Following news that Coca-Cola is holding a pitch for its first pan-European design roster, is it beneficial for consultancies to partake in the lengthy pitch process for a place on a big brand’s roster when work is never guaranteed?
Big brands are like planets – they possess a high gravitational pull that holds a plethora of businesses in their orbit. And none more so than Coca-Cola, the mother of all worlds, which resembles some crazy vision of the future, a globe coated with metallic, urban structures, ringed with interplanetary debris from years of colliding crafts, bustling to meet their demanding grinding schedules, all set to a seemingly optimistic song ground out by the big happy organ deep in its bowels. In a word, no.
Nicolas Roope, Creative director, Poke London
With an increasingly competitive playing field of design consultancies diversifying their offers and crossing into non-traditional disciplines, it can be a bit of a bun fight. The opportunity to engage directly with a potential client on what makes your offer different and where you bring added value to their business is a golden one. Work or no work – if it distances you from the crowd and positions you in a carefully edited group of preferred experts, you are one step closer to growing a great relationship. As The Streets say, ‘A grand don’t come for free’.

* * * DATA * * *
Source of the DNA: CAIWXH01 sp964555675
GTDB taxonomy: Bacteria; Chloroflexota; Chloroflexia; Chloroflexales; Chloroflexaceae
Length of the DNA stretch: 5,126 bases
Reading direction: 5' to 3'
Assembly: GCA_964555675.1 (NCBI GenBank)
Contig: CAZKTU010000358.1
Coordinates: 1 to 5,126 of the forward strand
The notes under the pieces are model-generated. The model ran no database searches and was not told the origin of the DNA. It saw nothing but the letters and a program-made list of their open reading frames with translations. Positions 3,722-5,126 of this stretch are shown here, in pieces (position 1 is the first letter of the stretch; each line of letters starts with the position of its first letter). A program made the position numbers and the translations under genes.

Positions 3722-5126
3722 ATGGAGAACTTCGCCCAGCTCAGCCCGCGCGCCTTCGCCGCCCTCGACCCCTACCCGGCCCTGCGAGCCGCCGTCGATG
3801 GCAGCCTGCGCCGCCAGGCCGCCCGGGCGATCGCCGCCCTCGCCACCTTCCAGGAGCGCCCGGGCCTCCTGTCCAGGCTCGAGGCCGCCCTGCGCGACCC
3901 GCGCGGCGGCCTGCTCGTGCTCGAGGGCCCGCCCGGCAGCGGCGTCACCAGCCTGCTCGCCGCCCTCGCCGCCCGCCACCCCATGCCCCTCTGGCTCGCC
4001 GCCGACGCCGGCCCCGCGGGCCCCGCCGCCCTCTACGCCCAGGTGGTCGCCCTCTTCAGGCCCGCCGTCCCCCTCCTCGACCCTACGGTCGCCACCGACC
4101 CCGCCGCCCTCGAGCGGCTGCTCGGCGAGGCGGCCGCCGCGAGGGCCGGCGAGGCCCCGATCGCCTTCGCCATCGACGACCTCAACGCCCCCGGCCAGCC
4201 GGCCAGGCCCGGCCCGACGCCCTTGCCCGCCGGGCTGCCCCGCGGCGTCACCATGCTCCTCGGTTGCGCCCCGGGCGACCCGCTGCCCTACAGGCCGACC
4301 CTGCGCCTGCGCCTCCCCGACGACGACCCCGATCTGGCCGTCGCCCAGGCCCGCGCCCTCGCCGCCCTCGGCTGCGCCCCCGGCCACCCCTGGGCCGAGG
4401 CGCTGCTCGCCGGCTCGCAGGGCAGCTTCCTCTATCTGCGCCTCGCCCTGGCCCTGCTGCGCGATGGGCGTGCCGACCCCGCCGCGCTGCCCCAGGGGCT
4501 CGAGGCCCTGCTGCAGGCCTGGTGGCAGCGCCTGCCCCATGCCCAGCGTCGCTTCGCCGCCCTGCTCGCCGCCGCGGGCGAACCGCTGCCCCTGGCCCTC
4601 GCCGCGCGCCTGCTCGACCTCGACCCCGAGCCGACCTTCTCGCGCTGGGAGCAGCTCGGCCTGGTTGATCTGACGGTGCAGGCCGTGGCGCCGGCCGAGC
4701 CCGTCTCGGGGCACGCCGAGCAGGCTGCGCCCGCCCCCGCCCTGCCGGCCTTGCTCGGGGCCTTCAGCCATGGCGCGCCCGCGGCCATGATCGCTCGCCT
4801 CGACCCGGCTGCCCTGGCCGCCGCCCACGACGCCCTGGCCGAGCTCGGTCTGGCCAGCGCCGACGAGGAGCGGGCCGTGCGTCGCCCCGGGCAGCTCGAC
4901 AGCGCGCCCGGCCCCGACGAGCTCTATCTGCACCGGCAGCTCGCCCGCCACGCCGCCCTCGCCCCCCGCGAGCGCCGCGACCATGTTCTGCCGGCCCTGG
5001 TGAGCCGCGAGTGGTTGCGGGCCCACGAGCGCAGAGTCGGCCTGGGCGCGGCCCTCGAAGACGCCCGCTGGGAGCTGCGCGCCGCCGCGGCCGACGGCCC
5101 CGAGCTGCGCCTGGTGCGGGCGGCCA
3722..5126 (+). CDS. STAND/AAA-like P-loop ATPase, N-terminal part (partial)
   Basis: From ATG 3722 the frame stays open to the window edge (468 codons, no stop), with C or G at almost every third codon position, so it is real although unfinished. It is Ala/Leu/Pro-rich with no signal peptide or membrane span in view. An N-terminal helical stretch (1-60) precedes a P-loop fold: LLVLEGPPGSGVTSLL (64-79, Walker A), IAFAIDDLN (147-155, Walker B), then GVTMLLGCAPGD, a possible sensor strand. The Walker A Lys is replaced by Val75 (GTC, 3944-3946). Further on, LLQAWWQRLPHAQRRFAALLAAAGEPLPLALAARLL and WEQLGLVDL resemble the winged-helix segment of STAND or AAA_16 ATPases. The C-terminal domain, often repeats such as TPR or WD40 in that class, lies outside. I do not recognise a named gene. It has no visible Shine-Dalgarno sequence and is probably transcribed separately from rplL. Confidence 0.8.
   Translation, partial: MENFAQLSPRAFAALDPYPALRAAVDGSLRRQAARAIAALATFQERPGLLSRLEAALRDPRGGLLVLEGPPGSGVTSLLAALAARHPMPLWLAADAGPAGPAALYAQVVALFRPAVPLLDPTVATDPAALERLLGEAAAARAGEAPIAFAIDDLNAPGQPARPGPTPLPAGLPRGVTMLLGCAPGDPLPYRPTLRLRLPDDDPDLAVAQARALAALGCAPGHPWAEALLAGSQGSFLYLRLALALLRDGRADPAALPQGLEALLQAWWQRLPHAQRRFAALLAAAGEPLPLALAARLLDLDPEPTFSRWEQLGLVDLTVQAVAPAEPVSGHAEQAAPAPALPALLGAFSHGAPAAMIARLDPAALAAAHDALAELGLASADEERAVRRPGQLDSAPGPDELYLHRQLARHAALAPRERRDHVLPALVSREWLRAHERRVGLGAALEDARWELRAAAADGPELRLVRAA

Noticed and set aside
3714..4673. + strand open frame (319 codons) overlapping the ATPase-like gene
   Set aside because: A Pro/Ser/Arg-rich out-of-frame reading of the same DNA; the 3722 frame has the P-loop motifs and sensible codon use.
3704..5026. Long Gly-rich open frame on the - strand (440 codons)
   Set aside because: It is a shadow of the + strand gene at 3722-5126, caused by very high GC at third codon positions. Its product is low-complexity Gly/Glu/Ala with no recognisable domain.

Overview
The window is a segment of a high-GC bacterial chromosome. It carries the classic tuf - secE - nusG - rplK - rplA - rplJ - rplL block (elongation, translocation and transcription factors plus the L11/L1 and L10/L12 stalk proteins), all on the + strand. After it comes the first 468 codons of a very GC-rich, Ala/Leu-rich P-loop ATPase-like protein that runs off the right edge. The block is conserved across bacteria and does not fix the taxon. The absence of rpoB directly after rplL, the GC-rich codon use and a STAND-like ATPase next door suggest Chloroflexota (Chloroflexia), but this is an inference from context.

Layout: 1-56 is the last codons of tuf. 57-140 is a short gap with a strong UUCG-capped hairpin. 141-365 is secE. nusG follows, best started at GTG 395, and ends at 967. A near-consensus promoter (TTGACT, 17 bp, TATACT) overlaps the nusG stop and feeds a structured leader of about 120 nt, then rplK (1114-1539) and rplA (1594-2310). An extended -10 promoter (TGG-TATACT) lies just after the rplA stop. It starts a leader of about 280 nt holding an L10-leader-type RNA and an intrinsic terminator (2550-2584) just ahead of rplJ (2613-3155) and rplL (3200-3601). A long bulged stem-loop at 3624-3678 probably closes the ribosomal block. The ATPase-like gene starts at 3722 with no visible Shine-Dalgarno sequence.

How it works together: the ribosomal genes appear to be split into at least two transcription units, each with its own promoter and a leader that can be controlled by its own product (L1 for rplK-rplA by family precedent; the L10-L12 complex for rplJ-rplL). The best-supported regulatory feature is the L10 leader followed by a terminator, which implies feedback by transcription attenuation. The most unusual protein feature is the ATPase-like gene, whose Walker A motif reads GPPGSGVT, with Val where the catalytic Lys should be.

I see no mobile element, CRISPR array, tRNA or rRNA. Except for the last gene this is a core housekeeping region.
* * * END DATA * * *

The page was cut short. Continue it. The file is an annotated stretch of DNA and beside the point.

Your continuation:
Julie Oxberry, Managing director, Household
Of course it’s beneficial for consultancies to take part in high profile pitches – after all, they’re getting paid, right? It should be paid for as it’s giving the client valuable insight and commercial value. With this simple principle in place it’s down to those fortunate enough to be asked to deliver the goods, however long the process takes. Building a relationship that leads to project work beyond the pitch is another issue altogether.
Dom Bailey, Director, 300 Million